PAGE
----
Opowieści o pilocie Pirxie ePUB ò Opowieści o MOBI

Opowieści o pilocie Pirxie [PDF / EPUB] Opowieści o pilocie Pirxie Commander Pirx who drives space vehicles for a living in the galaxy of the future here faces a new series of intriguing adventures in which robots demonstrate some alarmingly human characteristics Tra Commander Pirx who drives space vehicles for a living in the galaxy of the future here faces a new series of intriguing adventures in which robots demonstrate some alarmingly human characteristics Translated by Louis Iribarne assisted by Magdalena Majcherczyk and Michael Kandel A Helen and Kurt Wolff Book.

10 thoughts on “Opowieści o pilocie Pirxie

  1. says:

    Stanislaw Lem is an almost criminally underrated Sci Fi author and translations of his books are rare in the US I grew up reading him though so it's nice to revisit the classics He tells stories of space travel that are cerebral but that also raise some interesting issues of emotion and what it means to be human His ongoing Pirx the Pilot novels are great and I'm glad I have this one

  2. says:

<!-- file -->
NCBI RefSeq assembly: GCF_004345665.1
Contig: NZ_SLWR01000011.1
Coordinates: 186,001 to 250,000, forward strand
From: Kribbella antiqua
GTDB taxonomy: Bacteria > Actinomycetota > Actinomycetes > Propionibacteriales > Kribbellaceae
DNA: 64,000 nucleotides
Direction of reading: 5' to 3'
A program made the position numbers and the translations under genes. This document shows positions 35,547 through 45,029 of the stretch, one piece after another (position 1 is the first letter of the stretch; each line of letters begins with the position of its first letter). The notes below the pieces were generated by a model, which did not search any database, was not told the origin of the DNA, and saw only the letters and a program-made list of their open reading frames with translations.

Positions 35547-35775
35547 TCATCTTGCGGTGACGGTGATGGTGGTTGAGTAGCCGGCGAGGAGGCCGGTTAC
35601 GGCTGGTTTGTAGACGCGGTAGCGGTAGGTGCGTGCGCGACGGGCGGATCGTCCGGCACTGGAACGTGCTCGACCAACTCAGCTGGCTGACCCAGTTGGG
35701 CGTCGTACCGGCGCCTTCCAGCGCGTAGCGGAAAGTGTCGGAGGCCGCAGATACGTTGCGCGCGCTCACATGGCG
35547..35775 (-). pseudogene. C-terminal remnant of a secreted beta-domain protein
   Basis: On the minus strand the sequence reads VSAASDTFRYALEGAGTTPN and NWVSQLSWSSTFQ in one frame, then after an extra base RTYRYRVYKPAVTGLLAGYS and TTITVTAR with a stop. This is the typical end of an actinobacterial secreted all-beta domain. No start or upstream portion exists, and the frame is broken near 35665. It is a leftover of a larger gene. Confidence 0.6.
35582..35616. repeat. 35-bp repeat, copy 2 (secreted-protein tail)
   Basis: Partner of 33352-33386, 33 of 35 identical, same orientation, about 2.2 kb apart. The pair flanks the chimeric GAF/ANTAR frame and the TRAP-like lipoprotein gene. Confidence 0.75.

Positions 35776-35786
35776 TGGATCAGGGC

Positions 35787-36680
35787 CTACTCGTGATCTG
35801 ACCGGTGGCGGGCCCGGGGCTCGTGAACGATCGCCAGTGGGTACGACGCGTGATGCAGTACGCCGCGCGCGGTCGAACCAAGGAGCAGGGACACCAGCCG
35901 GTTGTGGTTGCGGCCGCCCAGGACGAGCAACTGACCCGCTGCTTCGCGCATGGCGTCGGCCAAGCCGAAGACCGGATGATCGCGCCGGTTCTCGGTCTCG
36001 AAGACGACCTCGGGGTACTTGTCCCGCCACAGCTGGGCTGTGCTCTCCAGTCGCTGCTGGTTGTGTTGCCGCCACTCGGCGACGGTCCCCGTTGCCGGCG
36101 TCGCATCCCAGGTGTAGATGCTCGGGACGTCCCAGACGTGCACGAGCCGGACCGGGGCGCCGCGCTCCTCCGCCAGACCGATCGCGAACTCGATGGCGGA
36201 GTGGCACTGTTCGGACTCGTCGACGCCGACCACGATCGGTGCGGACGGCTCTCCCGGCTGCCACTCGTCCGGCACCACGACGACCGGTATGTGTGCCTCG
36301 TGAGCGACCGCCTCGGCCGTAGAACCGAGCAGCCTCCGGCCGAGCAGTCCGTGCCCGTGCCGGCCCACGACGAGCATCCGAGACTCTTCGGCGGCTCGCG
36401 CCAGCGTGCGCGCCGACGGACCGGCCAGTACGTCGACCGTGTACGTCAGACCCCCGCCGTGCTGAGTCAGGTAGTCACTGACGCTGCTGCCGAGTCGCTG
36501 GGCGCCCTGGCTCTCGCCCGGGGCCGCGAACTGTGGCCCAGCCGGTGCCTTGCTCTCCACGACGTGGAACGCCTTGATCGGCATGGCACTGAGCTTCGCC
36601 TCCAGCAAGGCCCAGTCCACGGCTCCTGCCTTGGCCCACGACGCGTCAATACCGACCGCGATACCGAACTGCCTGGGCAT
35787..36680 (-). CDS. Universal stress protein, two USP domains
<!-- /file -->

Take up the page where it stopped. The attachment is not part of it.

Let me start by saying that although machine intelligence is the dominant theme in this collection “Pirx’s Tale” the sole story not revolving around enigmas of machine decision making was excellent The way Lem paints human frailty into a picture of outrageous cosmic luck is too classic As for the rest of the collection the stories of course recalled my experience with Asimov’s Complete Robot as Lem and Asimov wrestle with similar issues and proceed from some of the same starting points In these Pirx tales robots are emotionally dormant yet curious adventurous; they perhaps perhaps for the intellectronicians would never buy it display compassion generosity; they are of course helplessly logical; they lack intuition and improvisation is there Achilles heel; and they are hopeless slaves of humanity deeply imprinted and influenced by their creators set in paths and put to tasks predetermined by humankind and ingrained so deeply in their nature that they could never conceive of another kind of existence In “The Accident” Pirx admits to seeing “something inherently unfair something fundamentally wrong about a situation whereby man had created an intelligence both external to and dependent on his will” Pirx reflects that robots were “crippled even before the day they were born” and an android later corroborates this opinion holding that a machine’s pre programming is determinative than its training nurture—although “Ananke” demonstrates the dramatic influence human trainers can have on a robot whose complex functions depend on machine learning Perhaps the most insightful moment in Lem’s playful yet shrewd exploration of the characteristics of machine intelligence was Pirx’s conversation with Burns in “The Inuest” According to Burns a purported non linear ie robot “an artificial intelligence differs from the human brain in its inability to handle several mutually contradictory programs” Surely no one would deny that the human brain is capable of contradicting itself in every which way; but machines are enslaved to logic—they depend on mathematical precision their every move is statistically optimal based on available informationMost informative of the character of this non linear however is its impression of humanity Burns tells Pirx that it has “two abiding sensations one is astonishment the other a sense of the comical both in response to the arbitrariness of your world” Yep life multicellular life humanity our society each individual is the product of impossibility mathematical probabilities so infinitesimal as to be virtually non existent Nothing had to be this way Or did it? Is everything precisely the way it had to be the only way it ever could be for this simply is the way it is and the past is irreversible and ironclad? This robot seems to believe in infinite possible variations of existence infinite forking paths in the garden of time And wonderfully its favourite definition of a human is “a creature who likes to talk most about what he knows least” Our “religious philosophical views are the conseuence of our biological structure bound by time we crave knowledge understanding answers” and this is why we invent stories and practice blind faith to connect the impossible with the possible to feel we know what we should know is unknowable “And what is science if not a surrender? Science is the acceptance of mortality of the randomness of the individual spawned by a static game of competing spermatozoa It’s an acceptance of the passing of the irreversible of the lack of any reward of a higher justice of final illumination”—this robot thinks such acceptance must logically inspire either fear or a sense of the absurd and it chooses the latter because it can afford to whereas humanity it implies cannot Can we? I'm looking at you Camus Can we focus on the absurdity the arbitrariness? What of it?But Burns doesn’t just harp on about humanity refusing to share details about the nature of machine intelligence The ostensible non linear explains “I may lack any moral instinct but I know when one ought to show compassion and I can discipline myself to do it By necessity you see So in a way I fill the void in myself through logic You might say I obey a ‘bogus morality’ a facsimile so exact as to be authentic” The difference then? Robots “act by the logic of accepted norms not by instinct” Humans in this robot’s view obey almost nothing but their impulses And that is how Pirx prevails in the end over a devious little rascal of a non linear with aspirations to world domination an impulse which he struggles later to explain to remain silent inert when all logic points to action But our impulses—the illogic that defines our humanity our empathy our love—fail us time and time again Indeed Burns hints that human morality is in a way morally inferior to machine logic as technological advancement enables ever greater social anonymity and destructive capability the human psyche stays the same if not worsens in terms of moral aspiration humans persistently struggle to extend compassion to strangers the glow of our “moral responsibility barely grazes the first few links in the chain of cause and effect” Well now that that’s on the table how does it all hold up to Asimov’s Three Laws of Robotics? Let’s see 1 A robot may not injure a human being or through inaction allow a human being to come to harm Clearly that is not the case in Pirx’s world Robots do not perpetrate crime because it is illogical impractical For now 2 A robot must obey the orders given it by human beings except where such orders would conflict with the First Law This holds up in a way It is not so much that computers are bound to obey orders as some sort of defining principle Rather their programming defines their responses to human instruction; they are programmed to perform certain functions their logic is to fulfill those functions and they obey orders insofar as to do so is necessary for the performance of those pre programmed functions In both Asimov’s and Lem’s conception machine decision making processes are purely a uestion of mathematics yet mathematicians are often unable to predict or explain machine behaviour And in both as the artificial “brains” become and complex as the functions the robots are designed to serve expand so do the machines' capacities to behave in wholly unanticipated ways circumventing human instructions both intentionally and unintentionally 3 A robot must protect its own existence as long as such protection does not conflict with the First or Second Laws While the machine in “The Hunt” at one point demonstrates excellently the way in which the First Law trumps the Third Law in a proper functioning Asimovian robot it does so after a long stretch of disobeying this entirely that is not merely putting its survival above the life of humans but its function Perhaps it is entirely unaware of the humanity of its casualties—this actually seems likely—but still there’s nothing First or Third Law like at all about Lem’s robots Although Lem doesn’t necessarily imply this I agree with his vision if machine intelligence is to be a worthy replica of human intelligence machines cannot be limited at the most fundamental level by bright line rules like the Three Laws; such limits may be wholly inconsistent with the kind of intelligence bestowed in machines in Asimov’s robot stories In that sense and others Lem’s perspective is a little removed and significantly nuanced although he wrote far fewer robot storiesWell this turned out WAY longer than I intended Flipping back through the book I realized how much I enjoyed some of the uotes So here’s a nice one to conclude with something for you valued Reader to think about a parting gift courtesy of Lem from the perspective of Burns the ostensible robot “Man is a perfectly astigmatic creature” “It was inevitable given your type of evolution Consciousness is a product of the brain sufficiently isolated to constitute a subjective entity but an entity that is an illusion of introspection borne along like an iceberg on the ocean It is never grasped directly but sometimes it is so noticeably present that it is probed by the conscious faculty From that very probing the devil was born—as a projection of something that though actively present in the brain can’t be located like a thought or a hand”